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Online Shopping Part 3 - Sneaky Business

Updated: May 8, 2020

Ok, so you know how to find out if you have an agreement, and you know where to look to find what exactly it is, now we need to ask:

Question 3

Lawyer asks "Has there been a breach?"

Layman asks "Has our agreement been broken?"

This involves looking back at what we discussed in Parts 1 and 2, and simply considering:

  1. Has the seller done what the agreement said they would; and

  2. Has the seller done anything that the agreement said they would not do?

Example 1

In my contract with Nasty Gal, the seller promised that in exchange for payment (which I had already made online) they would deliver the next day to me the items in the colour, size etc. that I ordered. By failing to deliver the items to me on time, they broke the promise to me to get it to me the next day. This promise was subject to a few things - on Nasty Gal's OFFER for next day delivery, they mention that you have to place your order before 11pm, and the order had to be placed on certain days of the week. There was no mention of bank holidays or any other limitations, and there was no reference made to the delivery terms being subject to any other document or page on their website. Sometimes sellers will say 'subject to our delivery terms' and include a link to another page which sets out more detail, or refer to some other place you need to go to see the full terms and conditions that will apply.

This was not the case with Nasty Gal - both at checkout and on my confirmation of purchase the delivery terms were set out very simply as above.

In the circumstances therefore, they breached the agreement when they failed to deliver my order the next day.

Example 2

I had previously paid and signed up for the 'NGVIP' subscription on the Nasty Gal website, whereby I paid and and provided my details in exchange for a year of 'UNLIMITED' next day delivery when I order from NastyGal.com. Again, next day delivery was subject to orders being placed before 11pm on certain days of the week, and there was an additional element - certain postcodes were excluded from the next day delivery service. Therefore if you placed an order that was to be delivered to one of these postcodes, it was part of the agreement that they would not provide the next day service, and instead, a one-day or so service.

A few weeks later Nasty Gal placed a notice on their website stating that due to the COVID-19 situation they were no longer honouring these paid subscriptions, i.e. no longer honouring those who had entered into this agreement with them.

In this instance they were breaking their promise and the agreement with customers who had purchased this service.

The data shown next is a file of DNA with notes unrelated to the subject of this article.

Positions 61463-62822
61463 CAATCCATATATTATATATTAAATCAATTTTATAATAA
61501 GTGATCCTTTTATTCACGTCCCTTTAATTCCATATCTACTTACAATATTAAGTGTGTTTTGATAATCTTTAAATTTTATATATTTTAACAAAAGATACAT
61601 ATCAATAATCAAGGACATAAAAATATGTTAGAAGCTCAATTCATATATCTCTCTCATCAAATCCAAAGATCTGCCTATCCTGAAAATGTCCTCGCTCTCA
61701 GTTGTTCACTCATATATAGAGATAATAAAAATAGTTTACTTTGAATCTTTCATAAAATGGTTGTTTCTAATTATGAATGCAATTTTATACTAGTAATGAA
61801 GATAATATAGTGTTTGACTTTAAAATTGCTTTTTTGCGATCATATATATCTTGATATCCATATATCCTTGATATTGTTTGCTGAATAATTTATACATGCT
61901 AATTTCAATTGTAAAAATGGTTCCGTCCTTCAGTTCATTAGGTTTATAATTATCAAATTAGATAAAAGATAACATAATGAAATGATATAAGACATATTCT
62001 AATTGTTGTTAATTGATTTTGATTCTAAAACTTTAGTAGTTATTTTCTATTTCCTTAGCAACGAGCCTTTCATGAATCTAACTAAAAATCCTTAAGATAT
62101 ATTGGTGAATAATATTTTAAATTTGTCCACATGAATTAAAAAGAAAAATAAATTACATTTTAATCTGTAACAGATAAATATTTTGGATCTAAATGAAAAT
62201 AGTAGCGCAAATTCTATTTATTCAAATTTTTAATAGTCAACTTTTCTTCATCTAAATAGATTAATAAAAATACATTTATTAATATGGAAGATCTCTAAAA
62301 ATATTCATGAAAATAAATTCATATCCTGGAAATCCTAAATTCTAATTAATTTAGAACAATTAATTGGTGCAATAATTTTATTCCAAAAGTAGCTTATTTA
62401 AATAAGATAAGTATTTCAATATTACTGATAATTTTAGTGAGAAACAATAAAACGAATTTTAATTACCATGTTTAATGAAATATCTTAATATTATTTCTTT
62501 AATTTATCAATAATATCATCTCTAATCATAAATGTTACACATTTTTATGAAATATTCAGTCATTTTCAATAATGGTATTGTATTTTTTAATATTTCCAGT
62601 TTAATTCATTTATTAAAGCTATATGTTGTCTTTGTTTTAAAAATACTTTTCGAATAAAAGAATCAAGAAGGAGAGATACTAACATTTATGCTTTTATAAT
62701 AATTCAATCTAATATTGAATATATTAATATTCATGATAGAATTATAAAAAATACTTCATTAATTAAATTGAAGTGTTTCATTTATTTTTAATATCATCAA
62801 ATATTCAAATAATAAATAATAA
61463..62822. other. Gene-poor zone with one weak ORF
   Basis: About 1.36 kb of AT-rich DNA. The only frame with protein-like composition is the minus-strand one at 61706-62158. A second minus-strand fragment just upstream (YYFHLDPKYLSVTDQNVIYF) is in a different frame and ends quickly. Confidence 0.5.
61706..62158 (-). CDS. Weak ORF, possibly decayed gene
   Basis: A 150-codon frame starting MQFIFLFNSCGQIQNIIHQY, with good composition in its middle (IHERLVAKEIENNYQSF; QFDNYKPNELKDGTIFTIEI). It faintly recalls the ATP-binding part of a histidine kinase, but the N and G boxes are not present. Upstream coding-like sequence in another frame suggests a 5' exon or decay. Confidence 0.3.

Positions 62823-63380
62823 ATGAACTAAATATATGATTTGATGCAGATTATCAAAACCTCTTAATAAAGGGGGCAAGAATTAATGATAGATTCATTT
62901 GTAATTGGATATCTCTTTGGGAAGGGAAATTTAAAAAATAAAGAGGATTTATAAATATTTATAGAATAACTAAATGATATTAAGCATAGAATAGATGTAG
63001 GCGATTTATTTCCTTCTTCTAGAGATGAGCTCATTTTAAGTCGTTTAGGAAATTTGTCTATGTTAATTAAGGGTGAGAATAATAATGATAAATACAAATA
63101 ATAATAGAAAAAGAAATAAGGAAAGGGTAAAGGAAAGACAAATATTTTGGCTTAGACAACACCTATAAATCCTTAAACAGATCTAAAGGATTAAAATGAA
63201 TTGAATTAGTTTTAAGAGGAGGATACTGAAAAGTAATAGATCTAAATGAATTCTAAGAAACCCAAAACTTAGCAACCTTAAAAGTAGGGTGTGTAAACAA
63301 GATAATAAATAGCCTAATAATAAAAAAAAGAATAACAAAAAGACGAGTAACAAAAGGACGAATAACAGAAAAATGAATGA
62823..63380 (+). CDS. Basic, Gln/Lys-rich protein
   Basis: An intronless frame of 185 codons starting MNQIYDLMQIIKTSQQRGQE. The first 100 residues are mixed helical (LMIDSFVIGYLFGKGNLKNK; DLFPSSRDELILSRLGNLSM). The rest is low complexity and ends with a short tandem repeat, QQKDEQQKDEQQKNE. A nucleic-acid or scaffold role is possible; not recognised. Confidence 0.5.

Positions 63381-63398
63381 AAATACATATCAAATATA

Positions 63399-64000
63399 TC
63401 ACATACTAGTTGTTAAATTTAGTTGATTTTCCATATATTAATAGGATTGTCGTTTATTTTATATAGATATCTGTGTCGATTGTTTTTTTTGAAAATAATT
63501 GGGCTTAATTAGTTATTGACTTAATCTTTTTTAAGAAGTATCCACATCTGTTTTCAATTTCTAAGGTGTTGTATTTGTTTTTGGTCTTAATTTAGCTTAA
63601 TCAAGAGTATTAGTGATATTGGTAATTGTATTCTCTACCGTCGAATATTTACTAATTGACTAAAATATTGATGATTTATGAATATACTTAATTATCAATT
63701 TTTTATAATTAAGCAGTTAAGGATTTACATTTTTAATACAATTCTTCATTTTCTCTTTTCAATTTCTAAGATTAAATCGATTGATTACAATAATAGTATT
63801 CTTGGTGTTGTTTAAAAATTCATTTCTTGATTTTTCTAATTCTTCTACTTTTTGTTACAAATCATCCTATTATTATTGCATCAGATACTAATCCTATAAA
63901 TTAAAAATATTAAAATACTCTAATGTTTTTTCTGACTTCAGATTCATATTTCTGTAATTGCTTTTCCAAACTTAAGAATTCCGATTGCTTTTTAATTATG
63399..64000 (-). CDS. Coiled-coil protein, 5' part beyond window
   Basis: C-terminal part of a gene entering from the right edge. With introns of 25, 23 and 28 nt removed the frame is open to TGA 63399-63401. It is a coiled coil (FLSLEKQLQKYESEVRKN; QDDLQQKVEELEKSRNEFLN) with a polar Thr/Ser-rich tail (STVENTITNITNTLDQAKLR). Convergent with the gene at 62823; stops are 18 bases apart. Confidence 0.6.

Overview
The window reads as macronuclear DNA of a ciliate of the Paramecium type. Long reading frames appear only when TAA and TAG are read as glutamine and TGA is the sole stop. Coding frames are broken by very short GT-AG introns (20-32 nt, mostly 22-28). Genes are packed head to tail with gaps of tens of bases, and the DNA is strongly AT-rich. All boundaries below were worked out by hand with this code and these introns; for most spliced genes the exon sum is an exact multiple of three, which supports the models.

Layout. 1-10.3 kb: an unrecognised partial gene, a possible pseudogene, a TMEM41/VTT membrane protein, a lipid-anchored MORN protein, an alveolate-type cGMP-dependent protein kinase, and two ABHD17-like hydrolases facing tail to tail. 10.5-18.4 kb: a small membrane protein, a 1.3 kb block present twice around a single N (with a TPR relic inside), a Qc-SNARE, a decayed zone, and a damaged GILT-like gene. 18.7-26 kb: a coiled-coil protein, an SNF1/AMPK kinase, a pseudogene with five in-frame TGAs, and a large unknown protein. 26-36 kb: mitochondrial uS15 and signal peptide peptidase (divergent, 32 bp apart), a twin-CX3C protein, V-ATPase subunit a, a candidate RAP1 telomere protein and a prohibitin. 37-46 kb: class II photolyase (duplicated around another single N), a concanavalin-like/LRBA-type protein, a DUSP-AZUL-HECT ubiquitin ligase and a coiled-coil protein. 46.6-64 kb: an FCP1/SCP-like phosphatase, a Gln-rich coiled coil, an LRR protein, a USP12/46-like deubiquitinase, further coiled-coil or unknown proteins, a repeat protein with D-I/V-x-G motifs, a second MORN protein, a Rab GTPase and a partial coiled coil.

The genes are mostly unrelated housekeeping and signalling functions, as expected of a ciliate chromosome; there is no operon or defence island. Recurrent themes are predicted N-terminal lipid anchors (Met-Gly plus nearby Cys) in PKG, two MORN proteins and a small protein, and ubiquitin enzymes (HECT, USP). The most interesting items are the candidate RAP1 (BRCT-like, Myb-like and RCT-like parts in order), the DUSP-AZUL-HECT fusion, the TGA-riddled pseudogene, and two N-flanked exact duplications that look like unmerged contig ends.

Of course, in light of the lockdown situation it was likely that customers would be understanding and not seek to take any action against them in the circumstances, and they were well aware of that.

What is somewhat strange is that Nasty Gal were still advertising a one-off next day delivery service on their website. So it wasn't that next day delivery was no longer possible, it was just going to cost more. This makes me wonder whether they was working with a courier company who then said to them - sorry but we are going to need to charge you more than usual in the circumstances - and Nasty Gal chose to break their contracts with their customers and pass on this cost to them, rather than take the cost of this themselves and stay true to customers. This raises the question - should retailers be behaving in this way to save their business?

In my case, I chose to accept the situation, and agreed to pay an additional premium on top of my subscription to get my next day delivery. But it is not right for a retailer to enforce this on all customers, without giving them a choice. There may well be customers who never benefitted from the next day delivery service that they had signed up to at all. In this case, for customers who had signed up for the service 14 days or less before the notice was put up, they could use their rights under the Consumer Rights Act to obtain a full refund, as we discussed in the previous post.

In the next post in this series, we will be answering the final question you'll ask when facing problems shopping online -

"So what can I do?"

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Best wishes and safe shopping.


Your KYR Team


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